Since the Supreme Court's recent foray into Second Amendment jurisprudence in District of Columbia v Heller, there has been
much brouhaha over the implications of that decision, both in academia and the popular media more broadly. In their latest paper, presented at last week's Crime and Punishment Workshop, Professors Philip Cook, Jens Ludwig, and Adam Samaha undertake the task of sorting through various legal arguments that have been made after Heller, and identify what they deem to be
sideshows from the social welfare perspective. Their conclusions will likely surprise most readers.
First, the sideshows. The question that seems to have caught everyone's (or at least every lawyer's) attention since Heller is whether the Second Amendment is (or will be)
incorporated (that is, applied to states and municipalities via the Fourteenth Amendment). If not, then Heller will be largely irrelevant, since most of the regulatory action occurs at the state and local level. But the real question is not whether incorporation will occur (it most likely will) but what will be incorporated, argue the professors. In other words, the scope of Second Amendment right as understood by courts—not the universality of its applicability to state and local governments—is likely to matter most when it comes to social welfare.
Also, what about fears of handgun bans being invalidated across the country? It is true that if Heller is applied to states and municipalities, comprehensive bans will mostly likely be declared unconstitutional. But, will that really matter? Maybe not, say the professors, for two reasons.
First, handgun bans have never been particularly popular, and only exist in a few (admittedly large) municipalities; the impact of their invalidation, then, might be more muted than has been assumed. Second, and more important, the efficacy of handgun bans is not certain. Using percentage of suicides committed with guns as a proxy for gun ownership (see footnote 192 and accompanying text of the paper if that strikes you as odd), the professors analyzed whether gun ownership dropped after the DC handgun went into place in 1976. The data was inconclusive, and therefore, we should not necessarily expect that the invalidation of such a ban will now suddenly lead to a large increase in gun ownership. From a public welfare standpoint, then, invalidation of the bans might not be as significant as has been feared.
Finally, the concern over whether Heller commenced a new era of public heat-packing seems rather misplaced, assert the professors. With fewer than 2 percent of adults obtaining permits to carry concealed weapons in 12 of 16 of the most permissive states, the invalidation of gun-carrying regulations is unlikely to significantly affect public safety.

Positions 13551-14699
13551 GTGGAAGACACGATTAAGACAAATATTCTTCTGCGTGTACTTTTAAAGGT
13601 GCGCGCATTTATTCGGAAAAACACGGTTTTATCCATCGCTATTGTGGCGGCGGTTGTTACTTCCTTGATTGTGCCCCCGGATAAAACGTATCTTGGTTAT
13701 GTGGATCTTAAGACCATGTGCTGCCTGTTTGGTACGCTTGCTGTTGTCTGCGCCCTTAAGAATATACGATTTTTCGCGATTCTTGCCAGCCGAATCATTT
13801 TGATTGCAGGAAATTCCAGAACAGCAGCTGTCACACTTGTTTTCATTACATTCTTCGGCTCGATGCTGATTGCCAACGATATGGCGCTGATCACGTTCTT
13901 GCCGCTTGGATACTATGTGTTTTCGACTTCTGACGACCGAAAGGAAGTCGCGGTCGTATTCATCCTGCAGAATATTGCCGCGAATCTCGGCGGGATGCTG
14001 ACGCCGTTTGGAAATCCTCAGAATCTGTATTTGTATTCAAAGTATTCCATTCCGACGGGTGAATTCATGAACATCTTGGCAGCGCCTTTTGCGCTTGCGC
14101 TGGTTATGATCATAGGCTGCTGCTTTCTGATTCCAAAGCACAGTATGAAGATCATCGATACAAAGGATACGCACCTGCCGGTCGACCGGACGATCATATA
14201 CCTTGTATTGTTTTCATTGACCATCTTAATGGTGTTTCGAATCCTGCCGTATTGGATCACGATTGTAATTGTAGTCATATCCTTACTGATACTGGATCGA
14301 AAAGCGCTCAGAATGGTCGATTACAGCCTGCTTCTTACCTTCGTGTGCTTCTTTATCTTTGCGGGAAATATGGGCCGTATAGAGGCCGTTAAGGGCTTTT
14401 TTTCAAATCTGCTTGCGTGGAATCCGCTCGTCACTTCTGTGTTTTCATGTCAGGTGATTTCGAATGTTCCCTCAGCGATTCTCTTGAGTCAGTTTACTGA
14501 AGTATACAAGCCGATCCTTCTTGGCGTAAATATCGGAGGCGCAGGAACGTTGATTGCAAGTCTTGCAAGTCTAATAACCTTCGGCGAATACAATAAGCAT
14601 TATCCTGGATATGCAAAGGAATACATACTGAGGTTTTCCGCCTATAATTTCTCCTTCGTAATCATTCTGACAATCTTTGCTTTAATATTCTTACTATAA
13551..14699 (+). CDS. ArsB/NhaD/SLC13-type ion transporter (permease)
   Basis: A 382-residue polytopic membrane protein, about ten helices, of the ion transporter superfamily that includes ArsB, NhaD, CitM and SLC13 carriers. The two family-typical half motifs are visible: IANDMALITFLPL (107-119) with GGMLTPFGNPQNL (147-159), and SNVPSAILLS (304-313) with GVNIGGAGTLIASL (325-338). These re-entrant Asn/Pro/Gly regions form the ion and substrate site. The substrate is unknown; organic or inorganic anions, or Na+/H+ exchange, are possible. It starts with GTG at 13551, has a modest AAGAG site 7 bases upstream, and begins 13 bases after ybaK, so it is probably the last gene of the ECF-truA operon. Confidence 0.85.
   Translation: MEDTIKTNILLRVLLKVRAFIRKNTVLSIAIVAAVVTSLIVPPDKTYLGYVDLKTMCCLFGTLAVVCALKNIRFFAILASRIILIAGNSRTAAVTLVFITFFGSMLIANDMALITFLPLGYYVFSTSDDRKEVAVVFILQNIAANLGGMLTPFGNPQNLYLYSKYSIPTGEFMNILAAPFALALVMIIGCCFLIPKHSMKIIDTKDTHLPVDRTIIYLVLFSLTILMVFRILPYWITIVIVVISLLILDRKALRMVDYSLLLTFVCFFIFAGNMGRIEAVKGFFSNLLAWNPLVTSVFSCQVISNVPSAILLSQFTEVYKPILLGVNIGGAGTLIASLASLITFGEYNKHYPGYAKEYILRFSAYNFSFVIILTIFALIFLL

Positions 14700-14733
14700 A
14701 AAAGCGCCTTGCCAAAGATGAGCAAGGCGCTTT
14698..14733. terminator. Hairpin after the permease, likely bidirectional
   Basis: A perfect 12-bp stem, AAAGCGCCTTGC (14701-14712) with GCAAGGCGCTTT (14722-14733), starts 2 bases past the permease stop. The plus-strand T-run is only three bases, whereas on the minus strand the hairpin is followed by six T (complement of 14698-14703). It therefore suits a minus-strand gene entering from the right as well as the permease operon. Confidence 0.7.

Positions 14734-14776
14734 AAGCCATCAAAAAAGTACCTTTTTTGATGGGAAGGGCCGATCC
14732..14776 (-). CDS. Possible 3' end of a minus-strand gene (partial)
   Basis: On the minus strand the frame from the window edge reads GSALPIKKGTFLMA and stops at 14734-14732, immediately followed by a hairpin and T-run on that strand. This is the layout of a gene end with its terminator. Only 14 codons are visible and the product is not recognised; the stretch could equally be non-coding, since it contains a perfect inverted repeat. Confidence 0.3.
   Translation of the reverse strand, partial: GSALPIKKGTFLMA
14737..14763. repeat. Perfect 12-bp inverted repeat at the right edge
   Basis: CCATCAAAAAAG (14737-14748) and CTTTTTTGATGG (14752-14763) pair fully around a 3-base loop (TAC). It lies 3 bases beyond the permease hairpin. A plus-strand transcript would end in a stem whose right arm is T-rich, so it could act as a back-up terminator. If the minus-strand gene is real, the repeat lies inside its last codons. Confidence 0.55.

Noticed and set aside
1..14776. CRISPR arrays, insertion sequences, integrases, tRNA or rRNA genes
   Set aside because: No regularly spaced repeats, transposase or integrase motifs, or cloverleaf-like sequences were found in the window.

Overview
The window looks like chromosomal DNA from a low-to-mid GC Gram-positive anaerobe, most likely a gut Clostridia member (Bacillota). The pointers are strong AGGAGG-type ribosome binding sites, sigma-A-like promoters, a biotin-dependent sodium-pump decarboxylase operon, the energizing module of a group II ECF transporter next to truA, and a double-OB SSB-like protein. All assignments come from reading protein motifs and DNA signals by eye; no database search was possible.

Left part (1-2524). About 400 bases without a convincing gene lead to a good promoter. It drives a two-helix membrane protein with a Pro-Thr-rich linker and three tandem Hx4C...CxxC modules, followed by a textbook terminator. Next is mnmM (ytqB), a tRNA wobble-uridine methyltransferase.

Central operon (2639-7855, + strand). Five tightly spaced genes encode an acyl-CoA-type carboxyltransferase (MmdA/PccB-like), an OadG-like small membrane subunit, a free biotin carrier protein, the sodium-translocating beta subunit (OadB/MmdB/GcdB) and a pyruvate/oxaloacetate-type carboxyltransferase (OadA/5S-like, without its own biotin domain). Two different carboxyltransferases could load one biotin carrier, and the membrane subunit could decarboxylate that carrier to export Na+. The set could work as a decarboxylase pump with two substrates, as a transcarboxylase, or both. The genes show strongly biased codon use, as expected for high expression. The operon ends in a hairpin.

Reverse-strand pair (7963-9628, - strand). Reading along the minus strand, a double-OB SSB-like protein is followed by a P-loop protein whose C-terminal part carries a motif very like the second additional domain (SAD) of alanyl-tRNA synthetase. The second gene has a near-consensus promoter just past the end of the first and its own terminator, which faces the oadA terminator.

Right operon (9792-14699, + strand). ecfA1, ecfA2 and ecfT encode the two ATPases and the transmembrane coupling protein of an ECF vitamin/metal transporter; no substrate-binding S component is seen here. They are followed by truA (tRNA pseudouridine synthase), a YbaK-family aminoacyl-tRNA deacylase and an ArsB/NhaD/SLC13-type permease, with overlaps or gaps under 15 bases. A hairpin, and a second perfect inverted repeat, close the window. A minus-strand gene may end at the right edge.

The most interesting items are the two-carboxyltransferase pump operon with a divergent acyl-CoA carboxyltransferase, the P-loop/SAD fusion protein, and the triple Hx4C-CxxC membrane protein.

There are real threats to social welfare resulting from Heller, however. If, for instance, courts were to develop a presumption of unconstitutionality for any regulation that singles out firearms (and thus, require more judicial scrutiny to rebut the presumption), many gun regulations would probably not survive. Such regulations often make guns
special (in the constitutional sense), and thus, either regulators would be required to apply such regulations to other products, or the targeted regulations would have to withstand increased judicial scrutiny. Neither seems likely, and the result—no gun regulation whatsoever—is probably not be desirable, at least from the standpoint of public welfare.
Equally problematic is the fact that Heller may reduce innovation in gun regulation. Since new forms of regulation (for instance, microstamping, insurance requirements, social cost taxation, etc.) after Heller are now likely to face constitutional litigation from gun rights proponent (thereby increasing the cost of implementation for the government), the effect might be to stifle such innovation altogether. Given the fact that it is by no means clear that the best policy is to minimize gun regulation, the professors argue, Heller's potential limitation of innovation ought to be of concern to all those interested in reducing crime and violence in the US.
Though Heller has been touted as a historic decision (and, perhaps, rightly so), it nevertheless did very little to define the future of gun regulation. The public, meanwhile, has fixated on aspects that may turn out to be of little consequence. In pointing out the real threats to social welfare after Heller, this paper takes the first step in what will undoubtedly prove to be a long road; the ultimate consequences of this case, both for gun regulation and for social welfare, will likely take years to fully understand.